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I·CONnect

Blog of the International Journal of Constitutional Law
Home Archive for category "Georgia"
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Analysis of the October amendments to the Constitution of Georgia

The Parliament of Georgia passed a new wave of constitutional amendments on October 15, 2010, which have seriously reconfigured the relationship between all three branches of government and have affected their rights and responsibilities. These amendments limit the rights and functions of the President in favor of the growing importance of the Prime Minister and

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Published on November 27, 2010
Author:          Filed under: Anna Dolidze, Georgia, hp
 
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Georgia’s constitutional amendments move forward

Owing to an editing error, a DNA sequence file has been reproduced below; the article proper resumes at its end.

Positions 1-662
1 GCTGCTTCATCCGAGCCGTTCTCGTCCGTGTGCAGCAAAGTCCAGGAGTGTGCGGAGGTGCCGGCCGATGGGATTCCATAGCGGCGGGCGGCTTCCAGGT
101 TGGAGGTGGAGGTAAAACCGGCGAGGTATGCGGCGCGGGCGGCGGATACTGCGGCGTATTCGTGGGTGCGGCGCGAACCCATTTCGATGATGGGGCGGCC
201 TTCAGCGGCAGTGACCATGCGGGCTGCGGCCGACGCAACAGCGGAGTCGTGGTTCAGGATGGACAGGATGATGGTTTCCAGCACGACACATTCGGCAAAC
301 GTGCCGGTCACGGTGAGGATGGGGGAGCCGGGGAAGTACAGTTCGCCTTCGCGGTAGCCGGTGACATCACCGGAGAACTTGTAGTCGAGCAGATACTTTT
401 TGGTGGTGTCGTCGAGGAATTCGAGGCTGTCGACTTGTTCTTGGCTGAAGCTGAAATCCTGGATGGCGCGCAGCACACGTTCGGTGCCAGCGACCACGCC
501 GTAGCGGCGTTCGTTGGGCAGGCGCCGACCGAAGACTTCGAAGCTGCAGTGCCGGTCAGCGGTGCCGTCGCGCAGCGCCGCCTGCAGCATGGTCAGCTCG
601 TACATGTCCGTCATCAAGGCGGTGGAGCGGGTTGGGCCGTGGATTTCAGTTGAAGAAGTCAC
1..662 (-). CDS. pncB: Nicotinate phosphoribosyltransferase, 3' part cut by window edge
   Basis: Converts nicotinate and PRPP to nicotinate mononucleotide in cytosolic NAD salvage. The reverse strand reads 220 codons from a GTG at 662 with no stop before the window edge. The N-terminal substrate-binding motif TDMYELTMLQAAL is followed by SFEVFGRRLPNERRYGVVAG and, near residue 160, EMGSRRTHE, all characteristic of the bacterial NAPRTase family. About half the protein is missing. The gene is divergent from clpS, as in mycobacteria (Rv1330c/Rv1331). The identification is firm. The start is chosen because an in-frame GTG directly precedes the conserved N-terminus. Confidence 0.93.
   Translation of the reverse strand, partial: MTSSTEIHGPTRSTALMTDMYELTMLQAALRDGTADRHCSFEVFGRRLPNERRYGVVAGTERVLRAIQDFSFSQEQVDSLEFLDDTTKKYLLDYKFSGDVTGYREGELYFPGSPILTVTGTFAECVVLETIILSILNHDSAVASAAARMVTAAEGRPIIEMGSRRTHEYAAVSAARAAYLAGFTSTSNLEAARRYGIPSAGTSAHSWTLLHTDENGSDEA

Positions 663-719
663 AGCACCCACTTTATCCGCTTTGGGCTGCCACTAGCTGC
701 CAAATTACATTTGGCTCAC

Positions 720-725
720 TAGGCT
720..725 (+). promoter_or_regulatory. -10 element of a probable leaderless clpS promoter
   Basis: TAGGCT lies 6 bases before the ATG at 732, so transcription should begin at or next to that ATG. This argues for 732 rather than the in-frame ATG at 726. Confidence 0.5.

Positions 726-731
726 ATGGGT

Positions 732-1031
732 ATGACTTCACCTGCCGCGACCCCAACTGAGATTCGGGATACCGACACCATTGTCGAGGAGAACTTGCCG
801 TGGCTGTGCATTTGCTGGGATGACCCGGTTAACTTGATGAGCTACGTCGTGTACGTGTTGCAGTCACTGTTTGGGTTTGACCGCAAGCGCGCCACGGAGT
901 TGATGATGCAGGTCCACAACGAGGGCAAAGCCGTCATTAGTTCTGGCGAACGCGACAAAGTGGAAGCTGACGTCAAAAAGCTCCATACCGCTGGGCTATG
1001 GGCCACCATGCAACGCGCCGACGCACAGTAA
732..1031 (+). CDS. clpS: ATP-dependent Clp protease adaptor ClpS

Georgia’s parliament votes today on the second reading of proposed constitutional amendments that will reduce presidential powers and increase the power of the prime minister as well as those of the parliament. The president, however, will remain directly elected, and will have some role in oversight. Several years ago, constitutional amendments were criticized for concentrating

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Published on October 1, 2010
Author:          Filed under: Georgia, hp, Tom Ginsburg
 
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Georgian President seeks new draft

Georgian President Saakashvili on Wednesday submitted to parliament a draft of a new constitution that would limit the power of the presidency. The opposition has opposed the move, and some speculate that Saakashvili is “pulling a Putin”: empowering a prime ministership for himself to occupy once his term ends. This is a perverse side effect

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Published on July 22, 2010
Author:          Filed under: Georgia, hp, term limits, Tom Ginsburg